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E-Books

Douglas County Libraries' DIY E-Book Hosting

A few miles from the Front Range of the Rockies in Colorado, Douglas County Libraries is blazing trails in e-books in libraries. As Director James LaRue described in a Public Libraries article, the library staff, while happy with OverDrive’s solution at the in the early days of e-books, now...

A TechSource Blogger Forum: E-Readers and Libraries

The release of the Kindle 2 has set of a firestorm of speculation about how e-readers are going to transform (destroy?) the publishing industry. Anything with the potential to transform reading has the potential to transform librarianship. If widely adopted, these e-readers have the potential to allow libraries new ways to house and circulate material. But could there be downsides as well? ...

Kindlekrankheit

On Monday, February 9, 2009 at approximately 2:18 p.m. Central Standard Time I developed a bad case of Kindlekrankheit – a yearning and burning to own a Kindle portable ebook reader from Amazon.  It began the moment I read the technical specifications and watched the promotional videos for the new Kindle 2, which will begin shipping Feb. 24th.  Reading for the past 15 months about Kindle 1 – the...

I <3 my Kindle

In the past year or so, there has been considerable discussion here in libraryland about ebook readers. Still, the actual personal ownership of them is still reasonably low. So we don't have a lot of actual user feedback on how people like the devices, what they find useful, and what users really experience when reading on one. I thought I'd make an attempt to remedy that as much as one...

Free and Fleeting

One of the pressing questions in the current publishing era concerns the effect of offering free online digital versions of books on the sales of the print versions.  Does a free digital version increase print sales, decrease print sales, or have no effect at all?  Only Rupert Murdoch's hairdresser knows for sure.  The answer to that question probably depends on many other variables, such as:...

The Mirth of Comeuppance

For the past 24 hours I've been chuckling to myself and at myself, ever since I read the article in yesterday's New York Times (no-cost registration required) about the popularity of cell phone novels in Japan/>/>.  Evidently, quite a few young and often first-time authors have taken to writing novels on their cell phones in a style that would make Papa Hemingway proud:  short, pithy...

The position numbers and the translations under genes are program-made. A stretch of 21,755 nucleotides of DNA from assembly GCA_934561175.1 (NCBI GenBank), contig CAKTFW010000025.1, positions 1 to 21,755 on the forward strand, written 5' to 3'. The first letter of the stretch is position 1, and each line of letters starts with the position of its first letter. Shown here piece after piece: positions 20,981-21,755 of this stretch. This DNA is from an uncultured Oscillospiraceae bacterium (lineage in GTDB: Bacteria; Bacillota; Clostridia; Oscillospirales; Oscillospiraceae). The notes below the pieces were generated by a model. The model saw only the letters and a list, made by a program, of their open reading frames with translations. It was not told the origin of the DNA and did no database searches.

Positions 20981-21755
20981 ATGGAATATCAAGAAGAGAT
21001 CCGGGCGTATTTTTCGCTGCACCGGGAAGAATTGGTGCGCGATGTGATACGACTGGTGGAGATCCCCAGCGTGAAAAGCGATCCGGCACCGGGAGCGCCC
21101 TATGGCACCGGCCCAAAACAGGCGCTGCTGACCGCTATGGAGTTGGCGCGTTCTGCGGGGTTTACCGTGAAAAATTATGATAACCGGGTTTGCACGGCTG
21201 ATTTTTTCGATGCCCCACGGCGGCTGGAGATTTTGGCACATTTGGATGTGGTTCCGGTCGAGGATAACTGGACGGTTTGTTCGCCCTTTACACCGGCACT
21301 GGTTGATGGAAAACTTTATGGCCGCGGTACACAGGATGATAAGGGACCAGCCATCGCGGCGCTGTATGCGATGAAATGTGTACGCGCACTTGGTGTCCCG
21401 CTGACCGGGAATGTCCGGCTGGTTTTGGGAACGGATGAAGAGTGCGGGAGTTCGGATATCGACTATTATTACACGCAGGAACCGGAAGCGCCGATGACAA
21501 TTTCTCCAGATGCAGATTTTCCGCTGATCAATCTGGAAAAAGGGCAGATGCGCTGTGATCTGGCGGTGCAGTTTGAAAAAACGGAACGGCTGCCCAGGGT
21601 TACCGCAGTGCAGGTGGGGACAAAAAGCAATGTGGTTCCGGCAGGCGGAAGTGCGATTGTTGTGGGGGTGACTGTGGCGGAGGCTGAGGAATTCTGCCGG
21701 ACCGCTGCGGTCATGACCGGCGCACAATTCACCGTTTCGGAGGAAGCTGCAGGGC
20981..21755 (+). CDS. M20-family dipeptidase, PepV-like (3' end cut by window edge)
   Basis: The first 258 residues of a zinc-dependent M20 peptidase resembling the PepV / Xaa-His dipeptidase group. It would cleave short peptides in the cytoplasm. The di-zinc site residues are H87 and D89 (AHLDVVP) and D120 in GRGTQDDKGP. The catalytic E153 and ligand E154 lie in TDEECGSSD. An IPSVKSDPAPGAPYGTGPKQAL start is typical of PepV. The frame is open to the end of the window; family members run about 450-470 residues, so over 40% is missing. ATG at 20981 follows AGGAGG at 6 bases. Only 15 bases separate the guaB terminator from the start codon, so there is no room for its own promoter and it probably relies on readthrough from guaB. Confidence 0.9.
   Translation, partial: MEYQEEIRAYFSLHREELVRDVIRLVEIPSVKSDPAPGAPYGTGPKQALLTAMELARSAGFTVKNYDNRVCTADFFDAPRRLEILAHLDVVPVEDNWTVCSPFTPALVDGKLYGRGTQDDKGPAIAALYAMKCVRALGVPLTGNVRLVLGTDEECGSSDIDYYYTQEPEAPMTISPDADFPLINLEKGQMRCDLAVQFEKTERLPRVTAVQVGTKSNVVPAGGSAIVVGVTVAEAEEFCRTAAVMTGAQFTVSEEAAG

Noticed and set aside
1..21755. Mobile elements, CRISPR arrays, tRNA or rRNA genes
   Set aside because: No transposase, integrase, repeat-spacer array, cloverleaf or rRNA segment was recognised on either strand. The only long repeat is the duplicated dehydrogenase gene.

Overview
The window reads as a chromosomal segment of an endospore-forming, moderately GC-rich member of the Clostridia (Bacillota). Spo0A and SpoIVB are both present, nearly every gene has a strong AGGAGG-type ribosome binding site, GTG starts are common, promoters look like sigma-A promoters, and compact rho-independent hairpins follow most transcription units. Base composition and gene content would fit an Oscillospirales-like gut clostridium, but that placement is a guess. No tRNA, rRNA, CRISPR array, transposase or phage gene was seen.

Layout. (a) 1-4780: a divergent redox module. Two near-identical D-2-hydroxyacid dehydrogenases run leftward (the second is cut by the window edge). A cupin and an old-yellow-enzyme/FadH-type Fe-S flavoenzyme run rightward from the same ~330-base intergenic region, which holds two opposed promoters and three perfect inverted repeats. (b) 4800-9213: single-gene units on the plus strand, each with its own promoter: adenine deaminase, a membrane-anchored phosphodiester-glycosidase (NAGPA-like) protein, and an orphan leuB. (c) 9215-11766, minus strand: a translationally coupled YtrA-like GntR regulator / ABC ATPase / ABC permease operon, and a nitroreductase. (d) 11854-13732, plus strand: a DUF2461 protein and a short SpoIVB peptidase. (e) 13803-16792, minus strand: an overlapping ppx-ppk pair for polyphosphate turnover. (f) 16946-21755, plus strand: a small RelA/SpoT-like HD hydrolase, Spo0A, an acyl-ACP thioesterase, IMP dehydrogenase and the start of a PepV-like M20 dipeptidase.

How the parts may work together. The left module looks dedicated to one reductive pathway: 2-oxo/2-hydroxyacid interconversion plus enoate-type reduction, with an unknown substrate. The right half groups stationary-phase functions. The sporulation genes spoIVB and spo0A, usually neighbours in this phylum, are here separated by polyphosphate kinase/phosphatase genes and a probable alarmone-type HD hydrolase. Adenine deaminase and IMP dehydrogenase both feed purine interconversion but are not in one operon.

Kindling

Today Amazon.com officially announced the availability of its new portable electronic reading device and service, Kindle. The MSRP for the device is $399. The content will cost in the neighborhood of $10 per book, with newspapers and magazines priced accordingly. The highest priced Kindle book I was able to find in their catalog was Growth Strategies for Software Companies at $1,079.96--worth...

Does Print Still Matter? Brian Kenney on the Future of Content in a 2.0 World

On Thursday, April 19th the Dominican GSLIS community came together for our annual Lazerow Lecture. I was especially excited because our speaker this year was my colleague Brian Kenney, editor of School Library Journal and a member of the 2nd University of North Texas Information Science IMLS-funded PhD cohort. Brian's topic was an examination of the question: "Does print still matter?" He had...

The Rustication of Expertise

In the days of yore it was not uncommon for universities in Britain and the U.S. to have a policy called "rustication." If a student acted up academically, he would be sent away from the university for a few months to think about his transgressions and, ideally, rededicate himself to the life of the university. As the term "rustication" implies, the concept in its pure form involves being sent...